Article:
Singing her soul, moving our hearts

Legendary Greek singer Haris Alexiou speaks to Neos Kosmos about her life in song and how she longs to appear before Australian audiences again

Who hasn’t fallen in love with Haroula, as Haris Alexiou is affectionately known. Who hasn’t broken up from a relationship and cried with her songs, or been taken off the ground in exultation? For years now the songstress Alexiou has accompanied us in our beautiful and special moments whenever they may have occurred and wherever we have happened to be.

Especially popular and beloved to our compatriot Hellenes, Alexiou is an old acquaintance of ours, with her first appearance in Australia back in 1979 at the outset of her career. Alexiou has wonderful memories from Australia: the packed out theatres and the pulse of the reverberating audience. She also toured our shores in June 1981 and October 1997, and with her latest tour long overdue, Alexiou is visiting us in November with her “heart throbbing”, as she distinctively says, in anticipation of meeting her audience.

Alexiou’s audiences remember her from the album Mikra Asia, a work of historical significance as it has practically entered every home music library. Since then, Alexiou has collaborated with respected singers and composers of both older and younger generations, either in the studio or live on stage. She has sung many and varying types of song (popular, folk, rebetika, oldies, modern entehna and ballads), proving her undoubted contribution to all musical styles as well as her dutiful and unfailing connection with her audience.

Alexiou has sold more than five million records, and takes credit for 30 platinum and 13 gold records. More than three million people in Greece alone have attended her concerts and more than a million overseas. Alexiou has performed in the top auditoriums of the world music scene and has been honoured with significant distinctions. In May this year, she was awarded for her contribution to music in Florence, Italy. The French newspaper Liberation said that, “If Oum Kalsoum was the so-called ‘Fourth Pyramid’, we can easily say then, that, Haris Alexiou is the ‘Second Parthenon’.” In her ‘human’ life, though – as the singer makes a quip with the word – Alexiou has many things to remember and to be happy about, the apogee being Manos. As the renowned songstress says, “a wonderful son, 28 years of age, and I could say that I have lived wonderful times and I wish upon every human being to live the things that I myself have lived”.

Mrs Alexiou, 2011 has been a remarkable year in your distinguished career. You received an important award in Florence, many concerts followed in Europe, you’ve released a new album and your journey continues. What does the distinction you received in Florence mean to you?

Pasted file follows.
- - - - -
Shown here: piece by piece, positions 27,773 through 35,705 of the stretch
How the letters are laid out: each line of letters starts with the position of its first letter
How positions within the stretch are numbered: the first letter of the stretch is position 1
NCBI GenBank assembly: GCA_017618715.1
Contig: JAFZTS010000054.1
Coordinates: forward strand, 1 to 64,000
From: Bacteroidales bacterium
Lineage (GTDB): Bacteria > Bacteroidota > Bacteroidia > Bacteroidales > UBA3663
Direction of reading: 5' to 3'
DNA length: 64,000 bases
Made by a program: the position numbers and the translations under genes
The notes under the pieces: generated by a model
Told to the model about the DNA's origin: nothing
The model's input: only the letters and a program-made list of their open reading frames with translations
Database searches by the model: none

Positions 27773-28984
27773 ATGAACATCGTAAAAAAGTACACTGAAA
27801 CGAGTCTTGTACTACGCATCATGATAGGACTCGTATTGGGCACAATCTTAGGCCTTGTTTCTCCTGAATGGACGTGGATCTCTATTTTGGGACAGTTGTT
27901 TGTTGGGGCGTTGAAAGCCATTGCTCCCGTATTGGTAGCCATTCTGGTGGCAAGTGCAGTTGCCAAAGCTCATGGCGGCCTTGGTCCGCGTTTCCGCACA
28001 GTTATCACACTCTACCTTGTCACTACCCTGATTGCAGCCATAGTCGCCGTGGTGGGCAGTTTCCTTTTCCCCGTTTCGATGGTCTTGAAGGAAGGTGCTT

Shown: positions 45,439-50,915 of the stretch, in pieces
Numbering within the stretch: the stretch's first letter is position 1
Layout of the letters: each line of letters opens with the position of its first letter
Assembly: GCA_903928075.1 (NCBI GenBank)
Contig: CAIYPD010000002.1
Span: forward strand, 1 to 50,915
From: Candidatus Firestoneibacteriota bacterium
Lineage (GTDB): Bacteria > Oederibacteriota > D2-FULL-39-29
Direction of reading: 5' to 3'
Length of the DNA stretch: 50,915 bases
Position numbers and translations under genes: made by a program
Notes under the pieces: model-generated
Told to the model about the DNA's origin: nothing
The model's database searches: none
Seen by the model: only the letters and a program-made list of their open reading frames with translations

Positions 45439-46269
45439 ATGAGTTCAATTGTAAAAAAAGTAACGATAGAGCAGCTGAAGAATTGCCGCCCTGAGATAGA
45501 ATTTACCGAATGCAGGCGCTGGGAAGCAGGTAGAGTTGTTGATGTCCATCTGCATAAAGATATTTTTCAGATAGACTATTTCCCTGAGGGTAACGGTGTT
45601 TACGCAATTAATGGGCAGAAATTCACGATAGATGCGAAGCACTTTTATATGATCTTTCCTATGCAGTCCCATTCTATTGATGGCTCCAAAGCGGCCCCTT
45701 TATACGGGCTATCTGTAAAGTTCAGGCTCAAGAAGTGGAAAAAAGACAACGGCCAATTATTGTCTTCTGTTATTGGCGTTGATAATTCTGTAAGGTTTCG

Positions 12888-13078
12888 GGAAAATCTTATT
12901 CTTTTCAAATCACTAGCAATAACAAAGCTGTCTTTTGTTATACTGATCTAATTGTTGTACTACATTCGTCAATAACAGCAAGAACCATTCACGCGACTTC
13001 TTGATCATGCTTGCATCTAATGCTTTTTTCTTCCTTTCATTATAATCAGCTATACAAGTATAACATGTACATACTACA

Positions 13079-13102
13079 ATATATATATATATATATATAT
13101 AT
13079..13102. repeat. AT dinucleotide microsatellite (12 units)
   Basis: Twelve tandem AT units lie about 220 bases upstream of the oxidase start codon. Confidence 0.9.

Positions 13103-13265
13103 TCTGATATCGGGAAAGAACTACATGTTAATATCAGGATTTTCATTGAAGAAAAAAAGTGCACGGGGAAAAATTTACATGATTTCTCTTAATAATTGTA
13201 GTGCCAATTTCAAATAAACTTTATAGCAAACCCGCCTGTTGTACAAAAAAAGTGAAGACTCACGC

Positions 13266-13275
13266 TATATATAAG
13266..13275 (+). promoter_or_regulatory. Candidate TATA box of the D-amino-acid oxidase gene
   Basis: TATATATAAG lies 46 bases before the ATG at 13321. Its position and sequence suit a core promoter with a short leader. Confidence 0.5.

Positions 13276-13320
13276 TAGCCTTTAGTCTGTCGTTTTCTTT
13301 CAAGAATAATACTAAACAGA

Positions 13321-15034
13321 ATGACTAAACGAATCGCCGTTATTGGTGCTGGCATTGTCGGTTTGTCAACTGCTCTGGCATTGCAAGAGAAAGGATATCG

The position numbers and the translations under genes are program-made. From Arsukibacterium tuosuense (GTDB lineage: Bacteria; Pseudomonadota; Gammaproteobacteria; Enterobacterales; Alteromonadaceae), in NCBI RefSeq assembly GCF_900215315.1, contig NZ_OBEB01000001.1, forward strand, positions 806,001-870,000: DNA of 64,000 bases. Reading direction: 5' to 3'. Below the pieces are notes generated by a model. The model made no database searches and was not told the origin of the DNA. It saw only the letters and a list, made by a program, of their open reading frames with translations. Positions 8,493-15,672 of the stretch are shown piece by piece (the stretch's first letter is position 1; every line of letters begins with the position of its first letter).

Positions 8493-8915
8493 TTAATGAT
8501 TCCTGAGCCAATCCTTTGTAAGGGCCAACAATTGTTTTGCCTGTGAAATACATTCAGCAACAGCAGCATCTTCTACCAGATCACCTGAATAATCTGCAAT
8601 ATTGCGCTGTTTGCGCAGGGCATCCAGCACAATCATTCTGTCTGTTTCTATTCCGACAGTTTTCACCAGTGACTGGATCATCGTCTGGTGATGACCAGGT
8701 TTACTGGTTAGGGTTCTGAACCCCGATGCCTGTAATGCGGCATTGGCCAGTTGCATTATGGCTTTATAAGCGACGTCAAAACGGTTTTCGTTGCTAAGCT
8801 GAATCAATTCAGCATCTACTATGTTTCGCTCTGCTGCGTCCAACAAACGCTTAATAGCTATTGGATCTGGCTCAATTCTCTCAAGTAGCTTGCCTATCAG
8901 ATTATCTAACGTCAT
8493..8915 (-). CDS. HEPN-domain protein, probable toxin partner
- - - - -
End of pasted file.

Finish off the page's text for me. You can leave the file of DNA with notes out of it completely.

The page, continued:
Every time that I am being honoured, I feel extremely touched. My work and my songs have communicated with more people and when this comes from overseas, you understand that the journey that these songs have made is even greater, and, I feel beautiful, I feel proud and it is a justification, from whichever perspective one sees it.

Another highlight among the numerous awards you have received was the award in Smyrna last year, where your name was given to a central suburb street of Smyrna, a place from where members of your family originate. Your emotions must have certainly been distinctly special.

This was indeed something that I really did not anticipate, nor did I ever imagine that it would be something that could happen. Usually when artists pass on, when they no longer exist, then events like that do occur. To then be on the front line and to be present when that happens, is something that honoured, I imagine, my ancestors who came from Smyrna and certainly myself also.

It has been said by many – and numerous times – that current day Greek reality is reflected in your voice and your songs. How do you succeed in doing that?

There is no recipe for that. I work on my projects, I sing, I do something that I love doing very much. I feel that I can now say henceforth: I have been born to sing; that is, singing is my life. This is the charisma that nature gives you; God, life, this was given to me. To be able to communicate with people through my voice, to emotionally move them and to follow the journey from generation to generation, because, I must say that many generations come to hear me, from young children to older people, and, for me to be living in this joy of communication and beauty that music and song have.

In these times where we are being bombarded by ‘cheap’ songs of the moment, when recorded music itself is in crisis, you appear to remain above it all. Are you afraid that if this situation continues, quality songs will also be hit?